Panda Active Scan
                        www.pandasoftware.com/products/activescan/

                        RAV Antivirus Online Virus Scan
                        www.ravantivirus.com/scan/

                        BitDefender Free Online Virus Scan
                        www.bitdefender.com/scan/license.php

                        Run scan and note name of virus, if programme cannot delete it go to vendors website and search with the name of the virus, they usually have instructions for how to remove it.

                        Hope this helps.

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                        • #13
                          You can try a standalone virus remover such as Stinger from McAfee.

                          Remember, just because your daughter sees the email as coming from you, doesn't necessarily mean it came from you. It could be a spoof coming from someone who has both you and your daughter in their email address book (such as one of your other children!)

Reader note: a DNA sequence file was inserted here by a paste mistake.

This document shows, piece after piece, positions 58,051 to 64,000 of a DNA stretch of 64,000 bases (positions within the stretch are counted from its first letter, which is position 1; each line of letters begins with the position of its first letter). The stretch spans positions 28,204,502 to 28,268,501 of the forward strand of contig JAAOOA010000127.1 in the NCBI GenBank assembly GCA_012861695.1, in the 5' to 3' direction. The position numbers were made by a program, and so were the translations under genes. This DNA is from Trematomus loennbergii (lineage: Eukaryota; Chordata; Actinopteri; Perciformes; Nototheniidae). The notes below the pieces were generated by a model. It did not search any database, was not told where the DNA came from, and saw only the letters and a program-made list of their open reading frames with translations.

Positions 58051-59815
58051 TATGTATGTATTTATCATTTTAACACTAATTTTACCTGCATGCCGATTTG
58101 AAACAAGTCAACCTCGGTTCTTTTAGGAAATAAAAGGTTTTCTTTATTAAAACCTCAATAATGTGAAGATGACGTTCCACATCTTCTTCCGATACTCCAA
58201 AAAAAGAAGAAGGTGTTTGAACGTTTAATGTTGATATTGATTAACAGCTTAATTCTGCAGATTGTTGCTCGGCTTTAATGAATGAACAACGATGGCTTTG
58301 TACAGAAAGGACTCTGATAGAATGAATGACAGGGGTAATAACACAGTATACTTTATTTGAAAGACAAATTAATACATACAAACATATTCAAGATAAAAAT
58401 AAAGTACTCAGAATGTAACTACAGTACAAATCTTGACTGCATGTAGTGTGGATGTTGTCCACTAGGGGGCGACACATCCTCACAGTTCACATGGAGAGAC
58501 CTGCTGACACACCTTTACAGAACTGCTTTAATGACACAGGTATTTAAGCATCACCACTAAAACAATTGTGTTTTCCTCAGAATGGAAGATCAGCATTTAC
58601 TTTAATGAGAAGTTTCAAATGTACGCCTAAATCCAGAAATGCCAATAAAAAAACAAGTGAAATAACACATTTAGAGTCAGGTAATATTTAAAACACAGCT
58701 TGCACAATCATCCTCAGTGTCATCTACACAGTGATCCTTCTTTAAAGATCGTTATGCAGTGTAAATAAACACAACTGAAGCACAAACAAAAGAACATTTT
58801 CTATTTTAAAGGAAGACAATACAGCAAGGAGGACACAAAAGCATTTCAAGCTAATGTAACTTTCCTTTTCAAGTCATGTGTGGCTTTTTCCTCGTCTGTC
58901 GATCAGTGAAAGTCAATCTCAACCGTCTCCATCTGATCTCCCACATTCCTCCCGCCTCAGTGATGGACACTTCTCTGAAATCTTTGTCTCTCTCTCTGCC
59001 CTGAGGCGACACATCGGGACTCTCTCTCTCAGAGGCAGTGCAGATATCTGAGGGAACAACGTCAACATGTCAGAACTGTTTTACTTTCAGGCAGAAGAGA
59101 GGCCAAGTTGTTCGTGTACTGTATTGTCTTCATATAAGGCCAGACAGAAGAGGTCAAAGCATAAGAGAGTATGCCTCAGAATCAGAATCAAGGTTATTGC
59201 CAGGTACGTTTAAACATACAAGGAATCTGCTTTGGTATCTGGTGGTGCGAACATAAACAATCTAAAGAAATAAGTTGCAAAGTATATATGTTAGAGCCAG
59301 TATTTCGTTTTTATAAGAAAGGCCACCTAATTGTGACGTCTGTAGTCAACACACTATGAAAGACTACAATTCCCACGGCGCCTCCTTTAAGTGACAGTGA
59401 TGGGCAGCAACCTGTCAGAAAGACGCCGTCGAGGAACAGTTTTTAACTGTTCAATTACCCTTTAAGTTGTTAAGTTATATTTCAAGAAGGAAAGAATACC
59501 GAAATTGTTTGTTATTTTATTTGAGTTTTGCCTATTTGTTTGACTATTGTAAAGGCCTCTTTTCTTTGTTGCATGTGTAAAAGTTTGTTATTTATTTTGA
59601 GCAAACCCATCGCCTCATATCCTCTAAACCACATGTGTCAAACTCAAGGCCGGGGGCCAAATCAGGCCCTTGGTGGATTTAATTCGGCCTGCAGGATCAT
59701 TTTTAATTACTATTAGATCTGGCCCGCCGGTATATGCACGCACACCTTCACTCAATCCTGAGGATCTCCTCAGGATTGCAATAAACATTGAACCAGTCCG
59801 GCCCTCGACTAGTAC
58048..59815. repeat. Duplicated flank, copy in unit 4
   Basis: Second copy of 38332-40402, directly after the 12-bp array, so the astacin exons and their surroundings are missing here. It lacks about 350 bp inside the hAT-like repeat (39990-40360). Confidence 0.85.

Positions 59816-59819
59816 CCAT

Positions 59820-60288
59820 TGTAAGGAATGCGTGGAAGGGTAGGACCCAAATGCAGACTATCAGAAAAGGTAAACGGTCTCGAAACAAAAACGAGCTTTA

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                          • #14
                            This has me dumbfounded! The first guy who told me I sent a virus is one that I'm almost positive does not share an online acquaintance with me. My daughter actually told me that she received a tainted e-mail from my wife's address. We're on a network, so I thought for sure one of us had a virus. But after scanning with AVG *and* four online scans, nothing shows up! Maybe I need to wait until new updates come in for the online software?

                            Ed

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                            • #15
                              From the web (ask-leo.com):